All right! So, I am fired up to get some good car dialog going. What is the purest sports car available today? Let’s say money is an object in this debate and therefore the Ferrari 430 Scuderia or Lamborghini Gallardo Superleggera are out of the question for the moment. Would the Porsche 911, built for 40+ years, be the purest? Maybe the new Porsche Cayman S or even the revised Porsche Boxster S? The light weight and rev happy Honda S2000? The new and incredible Audi R8 or maybe a “regular” F430 or Gallardo?
All those are great cars but…the Lotus Elise takes the prize. I’ve driven almost every sports car out there with few exceptions and the Elise packs punch…and I don’t mean torque. I mean smiles per mile and bang for buck. One other thing I love about the Elise is that it certainly is not designed for everyone – minivan drivers slogging along in the fast lane need not slide in behind the wheel. It is raw, light, agile, loud, jarring, fast and rarely spotted on the road. That is a great combo of adjectives for $50k new at a dealer or even less when pre-owned.
Club Sportiva bought its Elise with the hard top, stage 2 sport exhaust and chrome orange at South Bay Lotus near Los Angeles in fall 2005 and it has held up solidly for 20,000 miles and looks and runs as it did the day it was new. Sure, we’ve had our share of warranty issues, but no worse than any other high-end sports car. I drove it from L.A. to San Francisco straight through and arrived at the Clubhouse surprisingly ready to continue rolling north for another day if needed. I wish we had a Club location in Seattle, or I would have kept driving!
It also looks great in orange, which frankly, only Lotus and Lamborghini can get away with where it actually helps resale value. Try an orange BMW or Ferrari at trade-in. You’ll be seeing red – both in depreciation and frustration.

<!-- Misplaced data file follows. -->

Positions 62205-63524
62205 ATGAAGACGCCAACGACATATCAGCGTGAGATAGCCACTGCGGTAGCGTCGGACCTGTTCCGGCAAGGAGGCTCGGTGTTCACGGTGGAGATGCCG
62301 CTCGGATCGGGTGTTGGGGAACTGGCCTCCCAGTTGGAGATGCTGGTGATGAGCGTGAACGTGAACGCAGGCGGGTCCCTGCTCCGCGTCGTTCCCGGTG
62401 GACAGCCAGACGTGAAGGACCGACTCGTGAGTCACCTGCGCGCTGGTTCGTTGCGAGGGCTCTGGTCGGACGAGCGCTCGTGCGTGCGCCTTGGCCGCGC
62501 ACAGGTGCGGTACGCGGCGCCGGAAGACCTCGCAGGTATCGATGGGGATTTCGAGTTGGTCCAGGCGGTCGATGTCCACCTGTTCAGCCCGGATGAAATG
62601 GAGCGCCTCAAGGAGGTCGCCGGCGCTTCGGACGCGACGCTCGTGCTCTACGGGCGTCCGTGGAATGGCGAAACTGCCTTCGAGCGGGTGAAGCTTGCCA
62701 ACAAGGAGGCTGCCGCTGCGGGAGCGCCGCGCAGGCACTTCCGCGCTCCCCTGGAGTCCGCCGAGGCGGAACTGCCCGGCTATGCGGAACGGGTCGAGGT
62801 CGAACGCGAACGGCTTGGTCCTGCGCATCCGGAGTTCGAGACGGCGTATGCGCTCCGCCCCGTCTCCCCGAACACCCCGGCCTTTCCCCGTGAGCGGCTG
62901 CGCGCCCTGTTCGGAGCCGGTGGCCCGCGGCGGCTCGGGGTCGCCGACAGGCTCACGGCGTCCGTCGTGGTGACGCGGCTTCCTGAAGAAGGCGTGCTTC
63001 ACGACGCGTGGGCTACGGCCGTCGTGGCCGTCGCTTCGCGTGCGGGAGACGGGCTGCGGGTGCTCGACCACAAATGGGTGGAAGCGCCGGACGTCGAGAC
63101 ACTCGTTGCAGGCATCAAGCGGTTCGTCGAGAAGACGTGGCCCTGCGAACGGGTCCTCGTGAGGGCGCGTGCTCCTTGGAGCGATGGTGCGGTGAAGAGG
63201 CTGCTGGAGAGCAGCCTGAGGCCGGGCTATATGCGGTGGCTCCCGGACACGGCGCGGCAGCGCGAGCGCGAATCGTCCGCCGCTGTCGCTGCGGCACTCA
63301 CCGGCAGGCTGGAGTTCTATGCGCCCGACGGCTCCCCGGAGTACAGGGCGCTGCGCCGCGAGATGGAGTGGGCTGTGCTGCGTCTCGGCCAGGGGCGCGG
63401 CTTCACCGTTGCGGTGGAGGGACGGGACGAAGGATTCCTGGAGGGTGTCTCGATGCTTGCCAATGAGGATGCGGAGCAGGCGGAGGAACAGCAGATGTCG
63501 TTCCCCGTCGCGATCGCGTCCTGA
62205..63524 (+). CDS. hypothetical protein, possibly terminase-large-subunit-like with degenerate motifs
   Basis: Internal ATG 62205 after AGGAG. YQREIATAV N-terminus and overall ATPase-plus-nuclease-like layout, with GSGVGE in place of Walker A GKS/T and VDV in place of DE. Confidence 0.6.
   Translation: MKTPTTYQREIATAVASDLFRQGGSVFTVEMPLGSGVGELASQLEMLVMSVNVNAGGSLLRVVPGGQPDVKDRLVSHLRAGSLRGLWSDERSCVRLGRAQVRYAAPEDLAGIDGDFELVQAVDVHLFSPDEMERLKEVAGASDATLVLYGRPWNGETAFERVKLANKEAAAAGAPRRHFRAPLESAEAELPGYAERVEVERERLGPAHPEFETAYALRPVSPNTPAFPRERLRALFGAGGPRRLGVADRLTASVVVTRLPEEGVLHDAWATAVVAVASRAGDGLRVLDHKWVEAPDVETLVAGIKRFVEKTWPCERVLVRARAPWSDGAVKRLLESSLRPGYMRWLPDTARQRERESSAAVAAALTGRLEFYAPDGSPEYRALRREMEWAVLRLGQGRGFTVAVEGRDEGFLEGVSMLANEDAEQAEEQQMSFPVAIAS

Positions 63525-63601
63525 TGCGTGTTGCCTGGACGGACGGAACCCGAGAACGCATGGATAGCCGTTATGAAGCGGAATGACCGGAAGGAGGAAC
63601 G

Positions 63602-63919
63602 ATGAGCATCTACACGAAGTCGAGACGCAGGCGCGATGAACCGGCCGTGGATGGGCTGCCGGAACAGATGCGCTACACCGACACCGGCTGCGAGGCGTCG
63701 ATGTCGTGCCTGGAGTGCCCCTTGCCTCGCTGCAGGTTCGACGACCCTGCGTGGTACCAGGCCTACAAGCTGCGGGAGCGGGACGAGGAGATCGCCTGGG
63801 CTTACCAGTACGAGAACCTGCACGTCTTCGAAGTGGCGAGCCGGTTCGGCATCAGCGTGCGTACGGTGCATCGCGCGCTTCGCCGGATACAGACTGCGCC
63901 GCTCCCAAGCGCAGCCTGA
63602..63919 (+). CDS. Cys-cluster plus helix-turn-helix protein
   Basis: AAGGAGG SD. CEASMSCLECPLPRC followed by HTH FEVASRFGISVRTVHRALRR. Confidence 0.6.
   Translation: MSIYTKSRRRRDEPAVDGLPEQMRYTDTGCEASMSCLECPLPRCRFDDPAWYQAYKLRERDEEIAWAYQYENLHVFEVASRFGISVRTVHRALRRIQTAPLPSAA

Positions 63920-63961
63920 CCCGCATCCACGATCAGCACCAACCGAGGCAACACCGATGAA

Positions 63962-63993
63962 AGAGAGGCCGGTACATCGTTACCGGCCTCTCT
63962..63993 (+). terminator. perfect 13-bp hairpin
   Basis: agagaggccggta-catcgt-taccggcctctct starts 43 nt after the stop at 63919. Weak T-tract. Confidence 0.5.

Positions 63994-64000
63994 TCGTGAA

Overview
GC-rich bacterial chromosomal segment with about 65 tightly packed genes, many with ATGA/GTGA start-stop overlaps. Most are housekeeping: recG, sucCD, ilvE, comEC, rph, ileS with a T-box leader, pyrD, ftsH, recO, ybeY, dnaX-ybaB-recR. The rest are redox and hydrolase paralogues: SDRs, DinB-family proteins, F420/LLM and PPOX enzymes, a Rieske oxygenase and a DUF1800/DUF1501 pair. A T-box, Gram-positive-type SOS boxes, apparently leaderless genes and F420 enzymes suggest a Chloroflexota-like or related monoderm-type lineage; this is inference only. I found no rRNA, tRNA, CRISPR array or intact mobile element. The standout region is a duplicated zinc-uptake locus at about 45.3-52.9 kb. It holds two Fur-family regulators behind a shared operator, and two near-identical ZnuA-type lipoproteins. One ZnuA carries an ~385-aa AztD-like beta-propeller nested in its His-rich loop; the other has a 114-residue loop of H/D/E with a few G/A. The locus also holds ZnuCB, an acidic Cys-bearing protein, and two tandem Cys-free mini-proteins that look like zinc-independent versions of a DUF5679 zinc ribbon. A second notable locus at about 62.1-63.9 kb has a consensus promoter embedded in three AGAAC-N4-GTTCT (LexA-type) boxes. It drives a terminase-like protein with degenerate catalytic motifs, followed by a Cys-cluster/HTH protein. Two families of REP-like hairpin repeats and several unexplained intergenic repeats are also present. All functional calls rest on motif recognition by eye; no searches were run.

The Elise truly embodies Collin Chapman’s philosophy that to make a car quicker you add lightness. Think about that statement for a moment. Some people say the Elise is too insect-like in design. To those people I say drive it and then tell me if you really care that the radiator grill looks vaguely like a praying mantis. Blip the throttle, heel-toe on a down shift, take an apex hard, lay on the brakes, take a few s curves fast and then say “I don’t like the Elise because it looks different from all the aerodynamic drones out there” and I’ll know you’re not a car enthusiast. Seat time is the solution for those who debate the Elise.
Is it a torque-monster? No, it is not. If it had a big torquey engine, then the chassis would be heavier to support the engine, the transmission would be heavier to manage the power, the brakes would be bigger to handle the weight, and suddenly, you’ve just blown the beautiful simplicity and balance the Elise exhibits. I say, torque not needed on this car. For the power mongers, get the Exige or get something else, but don’t be surprised when the Elise leaves you behind on a mountain road.
Ultimately, the question really is, are you a torque-head who needs brutal acceleration on the straights who cares less about finesse, or are you a person who wants to carve up a long, twisty mountain road? In California, we have mountain roads galore, so give me a light, nimble, high revving sports car any day!
My thoughts for the day! Comments desired…